L. Ron Hubbard
L. Ron Hubbard was a science fiction author and founder of the controversial Church of Scientology.
Hubbard's first foray into the armed services was in the Marine Reserves, of which he joined in May 1, 1930. He was hourably discharged 18 months later, on October 22, 1931. Hubbard then attempted to join both the Air Force, and later once the war broke out, the War Department. He was rebuffed in both instances. When he applied for the US Navy, he had sent a wide variety of recommendation letters from personal friends, associates, and politicians. A number of these letters either spoke of accomplishments that are not documented, or were seemingly written by Hubbard himself. Though the US Navy accepted him on his credentials, he failed his medical examination, and was therefore turned down. This was until the war in europe intensified, and FDR declared an Unlimited National Emergency. Relooking at his application, the Navy accepted him, though reluctantly.
- Although the subject Applicant is deficient in academic educational background, it is considered that his professional experience in newspaper work and travel compensates for his deficiency in the academic.(Source: Memo from Cdr Lucius C. Dunn, June 4, 1941)
During the war he captained and/or served on three ships.
While serving as Captain of the USS PC0815, Hubbard reported a incident in which he allegedly fought two Japanese submarines in a period of 55 hours, releasing 37 depth charges and calling for backup. In the end the Navy concluded that Hubbard had dropped depth charges on a "known magnetic deposit" underneath the sea, and that "an analysis of all the reports convinces me that there was no submarine in the area".
A later incident while in command of the USS PC-815 would lead to Hubbard being relieved of command. The incident involved an unauthorized gunnery exercise while off the coast of the Coronados Islands, a Mexican territory. Presumably, of the four shells shot, possibly one or two had landed on the island. Afterwards the PC-815 had anchored off the shore of the island. The incident involved an official complaint of the Mexican government to the US Navy which resulted into an investigation into the incident, and caused Hubbard to lose his command. 
After a brief stint in a Naval Medical Hospital in San Francisco, Hubbard was transferred to the USS Algol, a converted cargo ship. He would eventually request a transfer, and be moved to a position at Princeton University with the School of Military Government.
The Church maintains that Hubbard was awarded anywhere from 27 to 29 medals for his war time service, though documentation exists for only 4.
Publishing of Dianetics
In the years after his discharge from the war, Hubbard had become an increasingly prolific pulp science fiction writer. In 1949, Hubbard met John Campbell, editor of Astounding Science Fiction, and a friendship was struck up. Hubbard regaled Campbell with information about his newly discovered "science of the mind", Dianetics. Campbell became excited by the prospects, and agreed to run an article about Dianetics in his magazine. The May 1950 issue of Astounding Science Fiction saw the debut, rather inauspiciously, of Dianetics. On May 9th, 1950, Dianetics appeared in bookstores.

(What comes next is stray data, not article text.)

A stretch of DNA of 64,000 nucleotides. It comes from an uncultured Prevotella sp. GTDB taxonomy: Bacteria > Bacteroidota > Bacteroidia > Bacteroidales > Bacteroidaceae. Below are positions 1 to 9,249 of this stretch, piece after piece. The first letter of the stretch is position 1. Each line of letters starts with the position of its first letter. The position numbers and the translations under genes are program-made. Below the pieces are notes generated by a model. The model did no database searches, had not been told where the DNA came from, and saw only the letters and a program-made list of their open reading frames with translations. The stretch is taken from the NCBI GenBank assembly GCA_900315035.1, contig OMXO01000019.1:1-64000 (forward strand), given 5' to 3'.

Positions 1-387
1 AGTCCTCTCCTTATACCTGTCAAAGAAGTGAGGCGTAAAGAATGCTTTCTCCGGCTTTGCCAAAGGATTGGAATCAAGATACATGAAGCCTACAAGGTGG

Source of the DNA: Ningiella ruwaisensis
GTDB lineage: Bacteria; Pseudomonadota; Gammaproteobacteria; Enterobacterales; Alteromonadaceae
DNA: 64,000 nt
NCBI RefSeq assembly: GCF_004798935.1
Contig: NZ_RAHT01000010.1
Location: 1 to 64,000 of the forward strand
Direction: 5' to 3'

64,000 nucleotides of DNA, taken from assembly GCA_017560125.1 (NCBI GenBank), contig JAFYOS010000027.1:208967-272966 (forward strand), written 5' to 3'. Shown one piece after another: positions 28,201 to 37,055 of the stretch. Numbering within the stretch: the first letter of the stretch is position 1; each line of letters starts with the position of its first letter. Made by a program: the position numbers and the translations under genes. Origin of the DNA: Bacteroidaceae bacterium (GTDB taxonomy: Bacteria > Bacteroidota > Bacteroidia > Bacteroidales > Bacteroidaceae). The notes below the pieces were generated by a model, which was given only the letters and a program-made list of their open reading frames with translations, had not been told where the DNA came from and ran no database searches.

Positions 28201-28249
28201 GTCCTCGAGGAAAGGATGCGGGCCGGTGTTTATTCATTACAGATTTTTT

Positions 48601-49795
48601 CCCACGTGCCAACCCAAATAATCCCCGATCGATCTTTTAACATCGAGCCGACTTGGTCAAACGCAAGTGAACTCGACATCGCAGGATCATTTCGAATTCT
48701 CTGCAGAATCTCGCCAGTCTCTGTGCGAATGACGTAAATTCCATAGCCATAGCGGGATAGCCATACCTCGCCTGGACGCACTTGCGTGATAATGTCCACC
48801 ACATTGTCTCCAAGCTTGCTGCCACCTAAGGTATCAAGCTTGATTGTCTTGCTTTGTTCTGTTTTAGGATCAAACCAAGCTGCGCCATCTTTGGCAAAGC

The Founding of Sea Org
In 1967, after the establishment of Scientology's main headquarters at Saint Hill Manor in East Grinstead, England, Hubbard established what in time would become his own private navy, dubbed the Sea Org. A number of boats would be purchased over the years, including the Enchanter,a 40 ton schooner, the Avon River, a 414 ton trawler, and thecrown jewel of the fleet, the Royal Scotsman, a 3280 ton vessal.
From the start Sea Org had considerable troubles, mostly due to the British Board of Trade, whom certified ships and signed off on all travel plans. The Royal Scotsman would have required sginificant modifications if it was to be used as a "luxury yacht" as Hubbard wanted it reclassified as. Irritated, Hubbard sent Hana Eltringham to register the ship under the flag of Sierra Leone. Once done, the Board of Trade could not detain a ship of a foreign flag.
Hubbard and the Sea Org would soon find themselves on a journey across the seas the would last until the last half of 1975, when the last of the Sea Org's ships, the Apollo, would fall into disuse.
Hubbard died, secretly, at a private estate he had bought in California, named Whispering Winds, on Friday January 24, 1986. His death, much like his life, was not without controversy. Despite Scientology's steadfast opposition to psychology and psychiatry, as well as any number of mental health drugs, Hubbard died with a powerful psychiatric drug in him, Vistaril. The discovery of a powerful psychiatric drug in a man who made a living out of opposing such things, created the possibility that Hubbard was murdered.
- Official L. Ron Hubbard biography site, from the Church of Scientology
- The Ron Series published by the Church of Scientology
- Scientology.org's Hubbard page
- Author Services Inc., L. Ron Hubbard's literary agency
- Annotated bibliography of literature by and about L. Ron Hubbard and Scientology, by Marco Frenschkowski
- Negative: Summary of Hubbard's writing career, hosted on Amazon.com
- Positive: Hubbard's writings, hosted on Amazon